The Orthodox Church authorities cannot but also perceive militant Islamic ideology behind this aggressive policy. The main Bishop's claim is that if Kosovo intends to get closer to Europe its leaders cannot build the society and develop their culture on the ruins of Christian churches and promoting only Islamic Albanian values. Nevertheless, since the end of the separatist conflict in 1999. more than 100 Serbian Orthodox churches have been destroyed or damaged by ethnic Albanian extremists who enjoyed either direct or tacit support of Kosovo's "intelligentsia", particularly the media.

Although the UNMIK authorities suspended the decision of the Pristina Municipal Assembly it is still expected from the UNMIK's chief Harri Holkeri to issue an executive order which will proclaim it null and void. Serbian Orthodox Church quite reasonably remains concerned for the future of its church property and shrines because UNMIK intends to continue transfer of competencies to Kosovo institutions during 2004. These institutions are under majority domination of Kosovo Albanian deputies and Serbs who participate in them do not have effective mechanisms at their disposal to prevent adopting of ethnically discriminating decisions, except to request UNMIK's final intervention, which in legal respect remains temporary.

The Synod of the Serbian Orthodox Church is alerted by Bishop Artemije to issue additional public appeals and protests to the leading international organizations and Governments of the "Quint". The Church is also planning to take other legal measures against the serious abuses of the Pristina Municipality, University of Pristina and the Ministry of Education which constantly generate ethnic hatred against Serbs and their culture and thus poison Kosovo Albanian youth in the Province. Such scandalous institutional abuses and repression cannot remain unsanctioned, the Church hierarchs believe.

In any case the campaign against the Church, which reminds us of the communist days, has seriously worsened interethnic relations and represents a serious setback in establishing mutual understanding and confidence between communities. It is also diametrically opposite to the newly proclaimed "Standards for Kosovo", which have already being violated by Kosovo Albanian institutions at all levels.

Fr. Sava Janjic
ERP KiM Info-Service


War against the church like in Communist days
Silhouette of the Christ Savior Serbian Orthodox Cathedral in the downtown Pristina skyline. The church stubbornly remains one of few surviving traces of the Serbian presence in the provincial capital and is targeted again by Kosovo Albanian institutions who intend to demolish it or to turn into a secular building. The still unfinished Cathedral has remained a living symbol of resistance to the rule of ethno-religious discrimination and terror of Kosovo Albanian nationalists directed against the Serbian Orthodox Church and its people in Kosovo.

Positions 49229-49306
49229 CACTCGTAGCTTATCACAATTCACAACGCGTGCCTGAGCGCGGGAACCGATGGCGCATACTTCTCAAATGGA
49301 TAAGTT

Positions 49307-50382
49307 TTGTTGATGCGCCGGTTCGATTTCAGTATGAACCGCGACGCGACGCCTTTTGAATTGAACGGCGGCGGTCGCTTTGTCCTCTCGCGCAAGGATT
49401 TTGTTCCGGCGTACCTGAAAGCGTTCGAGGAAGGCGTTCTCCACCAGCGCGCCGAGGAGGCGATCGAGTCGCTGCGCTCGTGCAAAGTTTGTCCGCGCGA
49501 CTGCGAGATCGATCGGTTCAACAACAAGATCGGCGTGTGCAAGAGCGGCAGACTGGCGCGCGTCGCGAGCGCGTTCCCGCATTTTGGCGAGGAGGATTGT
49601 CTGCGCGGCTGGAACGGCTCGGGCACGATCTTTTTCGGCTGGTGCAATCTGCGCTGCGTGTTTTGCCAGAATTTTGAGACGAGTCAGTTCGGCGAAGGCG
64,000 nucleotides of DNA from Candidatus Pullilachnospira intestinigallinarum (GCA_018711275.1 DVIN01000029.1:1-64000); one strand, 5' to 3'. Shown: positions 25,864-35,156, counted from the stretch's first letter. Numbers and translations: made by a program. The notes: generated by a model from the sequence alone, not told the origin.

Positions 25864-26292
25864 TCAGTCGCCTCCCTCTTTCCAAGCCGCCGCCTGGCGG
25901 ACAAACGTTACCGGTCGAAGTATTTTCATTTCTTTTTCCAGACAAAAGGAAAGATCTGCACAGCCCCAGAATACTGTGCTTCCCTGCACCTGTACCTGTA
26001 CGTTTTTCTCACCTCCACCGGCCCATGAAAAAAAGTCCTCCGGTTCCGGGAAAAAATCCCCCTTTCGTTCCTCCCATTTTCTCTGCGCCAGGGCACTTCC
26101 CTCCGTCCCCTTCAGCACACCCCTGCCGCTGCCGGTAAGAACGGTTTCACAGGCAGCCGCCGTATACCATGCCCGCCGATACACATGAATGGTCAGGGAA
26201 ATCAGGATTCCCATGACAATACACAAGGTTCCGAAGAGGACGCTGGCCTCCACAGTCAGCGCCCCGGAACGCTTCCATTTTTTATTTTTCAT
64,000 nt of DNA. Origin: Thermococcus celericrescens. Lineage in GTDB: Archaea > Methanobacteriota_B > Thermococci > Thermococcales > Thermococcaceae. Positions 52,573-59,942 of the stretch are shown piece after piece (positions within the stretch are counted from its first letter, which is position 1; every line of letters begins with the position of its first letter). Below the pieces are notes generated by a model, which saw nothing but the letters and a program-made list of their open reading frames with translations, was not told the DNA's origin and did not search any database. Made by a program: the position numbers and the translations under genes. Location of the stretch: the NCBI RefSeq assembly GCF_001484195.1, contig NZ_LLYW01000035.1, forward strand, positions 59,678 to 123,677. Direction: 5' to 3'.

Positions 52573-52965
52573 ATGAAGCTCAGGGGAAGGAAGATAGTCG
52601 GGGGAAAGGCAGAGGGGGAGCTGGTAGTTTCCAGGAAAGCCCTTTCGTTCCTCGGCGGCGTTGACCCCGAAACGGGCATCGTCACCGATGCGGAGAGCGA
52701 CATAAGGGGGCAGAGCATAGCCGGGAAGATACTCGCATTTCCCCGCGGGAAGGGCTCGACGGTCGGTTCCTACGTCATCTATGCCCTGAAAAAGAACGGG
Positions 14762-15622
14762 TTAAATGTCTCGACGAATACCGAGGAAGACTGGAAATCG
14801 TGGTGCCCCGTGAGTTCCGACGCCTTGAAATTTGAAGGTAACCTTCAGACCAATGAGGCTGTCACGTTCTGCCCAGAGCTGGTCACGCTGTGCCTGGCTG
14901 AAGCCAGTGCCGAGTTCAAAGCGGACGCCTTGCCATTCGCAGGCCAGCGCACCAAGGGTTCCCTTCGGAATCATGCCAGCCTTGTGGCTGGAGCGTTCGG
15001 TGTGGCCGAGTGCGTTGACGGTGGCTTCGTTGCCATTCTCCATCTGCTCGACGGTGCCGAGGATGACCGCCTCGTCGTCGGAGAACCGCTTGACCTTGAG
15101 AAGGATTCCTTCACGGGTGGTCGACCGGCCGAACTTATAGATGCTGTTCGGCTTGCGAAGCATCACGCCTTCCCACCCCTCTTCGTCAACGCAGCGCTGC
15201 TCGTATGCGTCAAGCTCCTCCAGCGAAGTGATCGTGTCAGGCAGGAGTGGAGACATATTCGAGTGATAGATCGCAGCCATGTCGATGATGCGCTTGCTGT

Newsletter 3 January, 2004

War against the Church continues in Christmas season!

Attempted usurpation of the Church property in Pristina on the initiative of the University and Ministry of Education

Serbian Orthodox Church strongly condemned the decision by the Municipal Assembly of Pristina dated December 30, 2003 to abolish its legitimate property rights over the land parcel in the center of the city on which the Serbian Orthodox Cathedral of Christ the Savior is built. The illegal decision of the Municipal Assembly of Pristina was brought on the innitiative of the Pristina University and the Ministry of Education which hold the banner of anti-Christian campaign in Kosovo by promotion of falsified history and anti-Serbian sentiments among Albanian youth. The Church welcomed the decisive response of UNMIK authorities who immediately suspended the municipal decision and expects the UNMIK chief to abrogate the suspended decision by his executive order. The Serbian Orthodox Church plans to lodge official complaints to the international organizations for human and religious rights and the Governments of the leading countries contributing to the Kosovo peace mission.

Attempted usurpation of the Church property in Pristina
This latest "Christmas present" from the provisional Kosovo institutions, which seriously violates the basic religious and land ownership rights of the Serbian Orthodox Church, provoked a very sharp response on the part of Bishop Artemije of Raska and Prizren who, prior to yesterday's session of the municipal assembly, sent protest letters to the president of the Municipal Assembly of Pristina, Mr. Ismet Beqiri, and the head of UNMIK, Mr. Harri Holkeri. Bishop Artemije asked UNMIK for an urgent response to the aforementioned initiative of the Municipal Assembly of Pristina and to put a stop to the institutional terror that is being carried out in a completely shameless and callous manner to the detriment of the Serbian Orthodox Church and the Serbian people in the Province.

Coordinating Center requests protection for Serbian Orthodox property
The Coordinating Center for Kosovo and Metohija requested that UNMIK chief Harri Holkeri block the initiative of the Municipality of Pristina to take away the land parcel which is the location of the Serbian Orthodox Church of Christ the Savior.